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Comparison: U.S. and European Cement Kiln Emission Regulations [Save as PDF]

On September 9, 2010, new emission standards for hazardous air pollutants (HAPs) from Portland cement kilns went into effect. The new Environmental Protection Agency (EPA) rules, known as PC MACT, have a significant impact on cement production in the U.S. Some in the industry feel the new limits will be very difficult, if not impossible, to meet.

Since the early 2000s, the European Union (EU) has had in place similarly strict emission limits for cement producers. This raises the question: how do EU regulations compare with PC MACT, and what have plants done to meet emission limits?

An apples-to-apples comparison of U.S. and EU cement regulations is difficult because different units of measurement are used. A few examples:

  • In the EU, particulate emission limits are measured based on milligrams per normal cubic meter (mg/Nm3) of gas coming out of the kiln. In the U.S., the measure for PM is pounds per ton (lbs/tn) of clinker.
  • In the EU, mg/Nm3 is also used to measure HCl, while in the U.S. this pollutant is measured in parts per million by dry volume (ppmvd).
  • In the EU, the basis for a “normal cubic meter” is dry gas with 10% oxygen at 0oC. In the U.S., oxygen content is usually standardized at 7%, or sometimes 3%.


Some countries in the Europe set their own emission limits at more stringent levels than the EU’s specifications. Example: the EU-specified limit for PM10 is 20 mg/Nm3, but Finland’s limit for this same pollutant is 10 mg/Nm3. Some EU countries have other relatively stringent requirements for compliance, such as Germany where continuous emissions monitoring systems (CEMS) are mandatory to measure mercury, PM, HCl, NOx and SO2.

Table 1 below shows emission limit ranges for different pollutants, set at different levels by countries in the EU.

Emission Limit Ranges for European Cement Kilns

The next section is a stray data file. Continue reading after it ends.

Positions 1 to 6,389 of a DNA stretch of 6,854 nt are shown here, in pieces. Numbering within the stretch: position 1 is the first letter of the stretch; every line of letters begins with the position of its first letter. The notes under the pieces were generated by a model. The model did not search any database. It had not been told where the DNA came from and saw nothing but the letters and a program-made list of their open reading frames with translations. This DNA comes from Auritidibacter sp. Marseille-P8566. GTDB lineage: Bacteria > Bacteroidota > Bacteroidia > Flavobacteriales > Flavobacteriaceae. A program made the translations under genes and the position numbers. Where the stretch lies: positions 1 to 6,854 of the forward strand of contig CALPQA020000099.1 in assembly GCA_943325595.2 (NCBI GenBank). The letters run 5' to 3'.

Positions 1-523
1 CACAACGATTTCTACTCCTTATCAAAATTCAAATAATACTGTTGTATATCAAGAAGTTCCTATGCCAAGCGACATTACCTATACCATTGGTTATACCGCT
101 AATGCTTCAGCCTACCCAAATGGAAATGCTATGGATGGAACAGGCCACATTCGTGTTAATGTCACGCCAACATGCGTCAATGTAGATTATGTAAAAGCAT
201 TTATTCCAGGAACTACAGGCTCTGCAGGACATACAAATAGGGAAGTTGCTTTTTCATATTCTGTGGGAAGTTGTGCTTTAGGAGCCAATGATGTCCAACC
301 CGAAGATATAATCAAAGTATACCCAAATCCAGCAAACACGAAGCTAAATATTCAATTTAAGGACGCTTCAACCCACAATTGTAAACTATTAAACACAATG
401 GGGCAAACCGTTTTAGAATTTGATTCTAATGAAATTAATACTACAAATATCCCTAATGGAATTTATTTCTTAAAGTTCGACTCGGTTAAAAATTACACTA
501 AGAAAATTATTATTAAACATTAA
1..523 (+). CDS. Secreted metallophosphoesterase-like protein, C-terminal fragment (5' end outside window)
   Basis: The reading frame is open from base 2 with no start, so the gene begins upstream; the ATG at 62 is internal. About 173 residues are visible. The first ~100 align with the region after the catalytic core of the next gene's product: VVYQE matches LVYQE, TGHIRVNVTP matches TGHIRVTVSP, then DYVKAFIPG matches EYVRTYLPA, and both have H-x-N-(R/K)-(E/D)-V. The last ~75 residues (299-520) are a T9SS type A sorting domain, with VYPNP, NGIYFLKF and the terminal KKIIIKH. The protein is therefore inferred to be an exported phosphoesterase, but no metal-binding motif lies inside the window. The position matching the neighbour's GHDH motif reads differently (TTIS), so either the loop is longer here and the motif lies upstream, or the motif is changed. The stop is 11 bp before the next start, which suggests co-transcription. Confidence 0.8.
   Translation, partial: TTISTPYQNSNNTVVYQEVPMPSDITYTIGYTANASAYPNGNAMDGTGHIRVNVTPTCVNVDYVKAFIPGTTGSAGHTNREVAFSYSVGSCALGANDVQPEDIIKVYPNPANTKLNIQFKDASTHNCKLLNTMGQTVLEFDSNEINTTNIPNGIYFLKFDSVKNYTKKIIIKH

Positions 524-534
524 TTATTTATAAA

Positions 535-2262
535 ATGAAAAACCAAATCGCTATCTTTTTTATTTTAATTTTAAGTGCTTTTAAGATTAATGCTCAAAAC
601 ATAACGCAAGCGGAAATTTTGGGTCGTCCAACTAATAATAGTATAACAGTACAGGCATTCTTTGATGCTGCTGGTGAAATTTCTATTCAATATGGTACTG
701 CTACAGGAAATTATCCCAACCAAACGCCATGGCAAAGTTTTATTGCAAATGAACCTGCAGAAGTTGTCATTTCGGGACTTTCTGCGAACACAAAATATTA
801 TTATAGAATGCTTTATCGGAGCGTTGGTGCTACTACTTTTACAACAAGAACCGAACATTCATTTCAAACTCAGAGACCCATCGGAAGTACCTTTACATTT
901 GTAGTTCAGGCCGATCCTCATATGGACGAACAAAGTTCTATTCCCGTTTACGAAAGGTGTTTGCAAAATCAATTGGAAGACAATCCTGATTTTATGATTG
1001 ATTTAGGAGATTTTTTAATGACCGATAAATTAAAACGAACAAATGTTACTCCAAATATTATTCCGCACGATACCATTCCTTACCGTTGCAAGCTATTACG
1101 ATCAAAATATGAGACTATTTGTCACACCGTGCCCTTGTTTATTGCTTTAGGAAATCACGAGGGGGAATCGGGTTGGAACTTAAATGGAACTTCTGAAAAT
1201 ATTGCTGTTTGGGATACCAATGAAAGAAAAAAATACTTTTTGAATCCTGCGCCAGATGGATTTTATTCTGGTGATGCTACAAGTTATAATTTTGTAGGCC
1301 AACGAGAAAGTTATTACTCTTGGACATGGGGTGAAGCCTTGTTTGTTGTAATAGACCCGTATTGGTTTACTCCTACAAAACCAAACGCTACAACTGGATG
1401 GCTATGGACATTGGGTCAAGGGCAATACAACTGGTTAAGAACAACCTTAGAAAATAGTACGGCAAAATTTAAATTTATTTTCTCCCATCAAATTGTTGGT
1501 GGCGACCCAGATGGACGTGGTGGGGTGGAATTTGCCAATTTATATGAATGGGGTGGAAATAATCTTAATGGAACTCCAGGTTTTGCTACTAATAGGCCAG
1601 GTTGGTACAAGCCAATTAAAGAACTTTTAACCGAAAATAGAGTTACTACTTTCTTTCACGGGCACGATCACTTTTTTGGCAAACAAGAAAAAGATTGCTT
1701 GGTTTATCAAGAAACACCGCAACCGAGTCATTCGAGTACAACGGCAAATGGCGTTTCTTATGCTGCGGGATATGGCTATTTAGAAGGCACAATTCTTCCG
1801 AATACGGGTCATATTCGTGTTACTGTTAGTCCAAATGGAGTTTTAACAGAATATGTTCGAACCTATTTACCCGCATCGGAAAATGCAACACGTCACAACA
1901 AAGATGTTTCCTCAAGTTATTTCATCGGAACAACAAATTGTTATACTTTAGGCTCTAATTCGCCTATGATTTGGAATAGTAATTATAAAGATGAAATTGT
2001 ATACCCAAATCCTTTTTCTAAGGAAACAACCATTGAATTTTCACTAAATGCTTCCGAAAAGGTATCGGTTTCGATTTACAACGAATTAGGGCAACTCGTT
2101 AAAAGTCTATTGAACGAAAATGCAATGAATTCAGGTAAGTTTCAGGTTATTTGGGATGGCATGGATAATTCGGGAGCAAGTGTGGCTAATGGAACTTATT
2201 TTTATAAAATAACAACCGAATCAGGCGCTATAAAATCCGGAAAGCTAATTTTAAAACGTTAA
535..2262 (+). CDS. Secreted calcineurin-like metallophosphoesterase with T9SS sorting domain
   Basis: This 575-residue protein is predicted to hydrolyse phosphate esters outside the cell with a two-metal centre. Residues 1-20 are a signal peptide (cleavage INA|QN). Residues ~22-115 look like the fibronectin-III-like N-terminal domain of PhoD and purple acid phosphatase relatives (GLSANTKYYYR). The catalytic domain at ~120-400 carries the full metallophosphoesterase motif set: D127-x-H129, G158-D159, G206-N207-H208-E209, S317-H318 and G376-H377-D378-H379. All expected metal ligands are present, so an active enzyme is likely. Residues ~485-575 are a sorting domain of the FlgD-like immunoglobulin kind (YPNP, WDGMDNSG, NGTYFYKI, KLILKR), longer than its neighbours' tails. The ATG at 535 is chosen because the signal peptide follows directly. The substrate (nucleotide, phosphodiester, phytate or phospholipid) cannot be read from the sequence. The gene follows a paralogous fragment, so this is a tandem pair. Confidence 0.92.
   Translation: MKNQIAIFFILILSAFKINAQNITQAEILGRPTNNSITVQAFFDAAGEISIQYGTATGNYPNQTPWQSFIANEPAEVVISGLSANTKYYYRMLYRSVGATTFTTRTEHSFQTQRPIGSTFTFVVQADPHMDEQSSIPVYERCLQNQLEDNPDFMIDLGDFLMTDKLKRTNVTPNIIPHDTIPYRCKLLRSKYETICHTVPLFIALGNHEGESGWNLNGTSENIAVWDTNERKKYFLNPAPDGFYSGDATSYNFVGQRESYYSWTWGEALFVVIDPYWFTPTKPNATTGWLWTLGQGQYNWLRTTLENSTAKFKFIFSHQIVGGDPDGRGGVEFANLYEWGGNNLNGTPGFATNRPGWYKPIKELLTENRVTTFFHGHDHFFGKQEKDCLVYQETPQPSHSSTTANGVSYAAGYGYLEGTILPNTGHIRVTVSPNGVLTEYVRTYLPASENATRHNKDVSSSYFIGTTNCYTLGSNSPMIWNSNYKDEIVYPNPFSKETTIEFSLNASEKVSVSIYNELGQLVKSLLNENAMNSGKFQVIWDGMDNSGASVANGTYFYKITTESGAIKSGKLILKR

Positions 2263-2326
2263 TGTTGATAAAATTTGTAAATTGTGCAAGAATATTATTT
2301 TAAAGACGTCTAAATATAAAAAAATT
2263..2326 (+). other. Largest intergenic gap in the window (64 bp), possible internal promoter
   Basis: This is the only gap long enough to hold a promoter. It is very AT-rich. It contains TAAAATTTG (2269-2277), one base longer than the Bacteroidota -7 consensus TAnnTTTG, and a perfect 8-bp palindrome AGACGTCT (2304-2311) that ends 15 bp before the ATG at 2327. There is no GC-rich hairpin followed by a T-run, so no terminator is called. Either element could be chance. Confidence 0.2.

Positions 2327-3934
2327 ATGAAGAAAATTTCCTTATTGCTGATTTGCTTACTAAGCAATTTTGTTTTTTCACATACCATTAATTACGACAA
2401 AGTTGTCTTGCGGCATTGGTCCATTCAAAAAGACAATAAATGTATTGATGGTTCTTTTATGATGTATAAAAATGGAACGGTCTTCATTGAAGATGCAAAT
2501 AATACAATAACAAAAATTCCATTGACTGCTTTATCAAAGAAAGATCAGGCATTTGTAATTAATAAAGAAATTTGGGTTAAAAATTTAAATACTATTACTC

Some of the numbers in Table 1 are based on measured values, while others are emission limits. In Table 2 below, lower ranges from Table 1 are used to compare EU regulations with U.S. PC MACT.

Existing Cement Kiln Emission Limits and Requirements, 2010

One area where a mostly direct comparison can be made is dioxins and furans (see PCDD/F in Table 2). In the U.S. the limit for this pollutant is 0.2 nanograms per cubic meter, and in the EU the limit is 0.1 to 0.5 nanograms per cubic meter.

More commonly referred to as dioxins/furans in the context of PC MACT, PCDD/F is a family of 210 chemically-related compounds that each contains 1-8 chlorine atoms. Seventeen of these compounds are considered toxic. A TEQ value is assigned to each compound based on toxicity, with the most toxic having a TEQ of 1.

Dioxins and furans form at temperatures between 250oC and 450oC (482-842oF) when chlorine and other constituents are present. Formation of these compounds is largely preventable by transitioning through the formation temperature range as quickly as possible. Having a ratio of SO2/HCl of 1 or greater also tends to inhibit formation of these compounds. And, of course, reducing the amount of chlorine and hydrocarbons in the gas as much as possible also helps.

Compared with plants in the U.S., European cement kilns emit very small amounts of regulated pollutants. In large part, this is because the design of European cement plants is much more conservative. Equipment is typically much newer than in the U.S. (no 40-50 year old kilns there), with larger precipitators and shorter kilns.

The short kilns used in Europe are larger in diameter with satellite coolers surrounding them and attached pre-heater towers. This means the cement stays in the kiln for less time, and the energy cost per ton of clinker is lower. These kilns have more capacity; some can handle up to 3,500 tons of clinker per day. In the U.S., the most productive long kilns usually top out at about 600 tons of clinker per day.

“In Europe, there is a different business attitude about investing in emission control equipment,” says Marlin Anderson, Senior Environmental Consultant at Neundorfer. “In the U.S., we want almost immediate payoff. In Europe, they look at the long-term benefits of equipment and justify the expense by amortizing it over time. In the long run, more expensive and more efficient systems pay off.”

He adds: “To some extent, European cement kilns have to be more conservative because of greater population density. They can’t farm the pollution out to the hinterlands.”